Wednesday, March 6, 2013

Jacob Hedgespeth- My Birth Story

Connor's first pic
By Jacob Hedgespeth-

Friday July 27th 2012 started like any other day, my wife and I got up, got ready and we headed off to work.  I work in Marion county Kentucky and my wife was working in Washington county Kentucky, so she would drop me off at my office and she would continue on to her office, it was on the way anyway so we thought why not save the gas money. Taryn called me during the day to the to let me know she was just feeling off. She told me she was really tired, couldn’t say seated, and was just uncomfortable. I was worried to say the least and as a rookie mistake I googled the problems. It pointed to preeclampsia.

We had been going to an OBGYN in Elizabethtown, KY and the pregnancy so far had been a very healthy one. My wife was and is a very healthy person; she took every step to ensure that Conor would show up on time and be a healthy baby. On the 27th I told Taryn to contact our OB office and speak to a nurse. The nurse told my wife that everything would be fine, it was normal to have these feelings at this point in her pregnancy. WOW! Was she ever wrong!

At 4:45pm on the 27th Taryn picked me up from work and told me she couldn’t drive home, I would have to do it. Okay no biggie, I’ll drive home. We arrived home and I worked out in my in home CrossFit gym. After that I came back in to the living room and Taryn was just restless. We made the joint decision to go to our local emergency room. The plan was to go to the ER, get treated, get something to eat, and come home and watch the opening ceremonies of the 2012 Olympics. Little did we know that we wouldn’t be returning home that night, or that week, heck that month!

The feeling the whole time we were in the ER was a little off. I felt like someone wasn’t telling us something, I just had that feeling. At this point neither Taryn or I had contacted our parents to tell them what we were doing or what was going on. Finally the ER doctor came in and sat down, it was time it was zero hour and the truth was about to come out, she told us that my wife was suffering from severe preeclampsia and we were being transferred out of Taylor Regional Hospital to our OB’s hospital Hardin Memorial in Elizabethtown.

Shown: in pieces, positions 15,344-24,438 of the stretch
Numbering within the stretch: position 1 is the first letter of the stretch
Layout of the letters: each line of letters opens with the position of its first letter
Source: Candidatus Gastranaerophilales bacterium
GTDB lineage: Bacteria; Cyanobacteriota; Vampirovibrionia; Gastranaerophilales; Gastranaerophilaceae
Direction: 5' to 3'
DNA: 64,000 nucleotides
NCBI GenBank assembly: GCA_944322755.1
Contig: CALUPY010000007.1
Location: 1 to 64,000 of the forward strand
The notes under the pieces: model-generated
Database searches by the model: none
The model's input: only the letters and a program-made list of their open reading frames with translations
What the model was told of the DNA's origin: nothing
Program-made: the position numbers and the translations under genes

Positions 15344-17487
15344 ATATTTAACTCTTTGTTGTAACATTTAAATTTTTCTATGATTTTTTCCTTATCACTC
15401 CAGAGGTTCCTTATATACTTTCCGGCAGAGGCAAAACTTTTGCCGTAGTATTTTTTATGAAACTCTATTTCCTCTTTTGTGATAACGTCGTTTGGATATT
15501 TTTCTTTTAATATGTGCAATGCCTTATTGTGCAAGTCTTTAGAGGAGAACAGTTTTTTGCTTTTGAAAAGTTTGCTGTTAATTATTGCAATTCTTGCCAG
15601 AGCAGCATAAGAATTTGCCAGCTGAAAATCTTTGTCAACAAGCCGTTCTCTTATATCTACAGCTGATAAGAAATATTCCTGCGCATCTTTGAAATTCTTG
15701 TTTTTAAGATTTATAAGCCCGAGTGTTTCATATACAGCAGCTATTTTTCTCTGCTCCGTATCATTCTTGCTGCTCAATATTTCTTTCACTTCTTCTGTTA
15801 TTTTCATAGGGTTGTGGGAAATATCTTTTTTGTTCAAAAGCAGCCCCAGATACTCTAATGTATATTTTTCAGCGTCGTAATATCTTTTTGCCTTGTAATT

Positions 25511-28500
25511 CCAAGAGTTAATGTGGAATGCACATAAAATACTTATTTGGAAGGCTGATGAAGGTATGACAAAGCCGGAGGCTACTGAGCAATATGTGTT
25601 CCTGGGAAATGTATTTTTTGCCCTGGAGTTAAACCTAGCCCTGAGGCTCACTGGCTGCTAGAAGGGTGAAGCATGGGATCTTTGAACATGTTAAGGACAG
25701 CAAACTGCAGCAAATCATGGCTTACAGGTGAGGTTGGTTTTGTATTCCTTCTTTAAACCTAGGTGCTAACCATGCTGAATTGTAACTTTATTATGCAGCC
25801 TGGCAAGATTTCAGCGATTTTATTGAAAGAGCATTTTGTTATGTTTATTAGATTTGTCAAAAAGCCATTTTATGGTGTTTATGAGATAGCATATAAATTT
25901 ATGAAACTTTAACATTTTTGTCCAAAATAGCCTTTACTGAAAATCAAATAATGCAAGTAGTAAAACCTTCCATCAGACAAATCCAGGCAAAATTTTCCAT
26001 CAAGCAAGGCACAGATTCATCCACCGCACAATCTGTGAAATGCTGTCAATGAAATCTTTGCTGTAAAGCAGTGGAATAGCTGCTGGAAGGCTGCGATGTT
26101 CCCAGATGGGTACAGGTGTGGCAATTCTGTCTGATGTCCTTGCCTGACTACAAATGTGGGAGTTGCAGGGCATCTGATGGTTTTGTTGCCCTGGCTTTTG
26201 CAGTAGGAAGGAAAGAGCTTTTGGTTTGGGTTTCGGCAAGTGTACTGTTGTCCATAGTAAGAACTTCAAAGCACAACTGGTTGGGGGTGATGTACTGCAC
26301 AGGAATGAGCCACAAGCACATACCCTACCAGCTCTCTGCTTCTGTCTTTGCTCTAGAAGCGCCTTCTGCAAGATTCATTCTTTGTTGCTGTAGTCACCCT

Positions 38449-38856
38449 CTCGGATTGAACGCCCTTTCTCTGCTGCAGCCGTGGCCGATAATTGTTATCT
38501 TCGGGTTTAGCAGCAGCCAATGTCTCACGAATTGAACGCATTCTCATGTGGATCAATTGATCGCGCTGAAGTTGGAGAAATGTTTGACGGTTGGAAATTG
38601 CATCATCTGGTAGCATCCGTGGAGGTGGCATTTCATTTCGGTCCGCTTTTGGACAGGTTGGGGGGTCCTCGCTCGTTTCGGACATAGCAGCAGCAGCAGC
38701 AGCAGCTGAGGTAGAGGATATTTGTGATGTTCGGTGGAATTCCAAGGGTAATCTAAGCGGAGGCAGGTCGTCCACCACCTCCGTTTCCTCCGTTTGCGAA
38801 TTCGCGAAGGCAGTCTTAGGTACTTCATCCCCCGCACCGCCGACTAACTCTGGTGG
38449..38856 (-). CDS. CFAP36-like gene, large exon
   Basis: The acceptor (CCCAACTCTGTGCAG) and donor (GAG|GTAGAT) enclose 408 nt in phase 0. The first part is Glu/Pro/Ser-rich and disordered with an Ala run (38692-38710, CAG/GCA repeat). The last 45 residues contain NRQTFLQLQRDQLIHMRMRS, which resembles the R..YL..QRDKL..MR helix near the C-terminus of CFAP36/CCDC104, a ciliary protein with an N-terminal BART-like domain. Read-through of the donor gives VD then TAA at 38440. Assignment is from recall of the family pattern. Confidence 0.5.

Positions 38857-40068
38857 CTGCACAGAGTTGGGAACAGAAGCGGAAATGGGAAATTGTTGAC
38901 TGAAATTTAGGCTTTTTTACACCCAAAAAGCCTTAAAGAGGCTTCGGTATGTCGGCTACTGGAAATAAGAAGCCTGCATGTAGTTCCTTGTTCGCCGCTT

Okay, slow down here we are going to be admitted to the hospital!? Yep, that’s the story. But wait there’s a catch. They have talked to the on call OB at HMH and they won’t take us because Taryn is only 32 weeks pregnant. So this is how we make the trip to Norton’s Hospital in Louisville, KY right next door the Kosair Children’s Hospital. Oh, the hour and a half trip to Louisville was to be made by ambulance.

After the doctor leaves it is mine and Taryn’s first moment alone. She looks up at me in tears “Jake, I’m not ready for this, I’m not ready to be a mom just yet.” Fellas, let me tell you something, you have never felt so powerless in all your life than to hear the woman you love tell you something like that. I reverted back to training I had as a 911 dispatcher I went emotionless, calm, and faced the problem. I assured my wife everything was going to be fine. I told Taryn I needed to call our parents. I called my dad. To this day I haven’t had a conversation this tough. After explaining to Dad what was going on I finished with four words “I’m really scared Dad” and I stayed that way for the next 27 days.

The ER staff called in the OB group from Taylor Regional in so we could have an OB nurse make the trip to Louisville with us, I knew at this point things were getting real, and moving at the speed of light.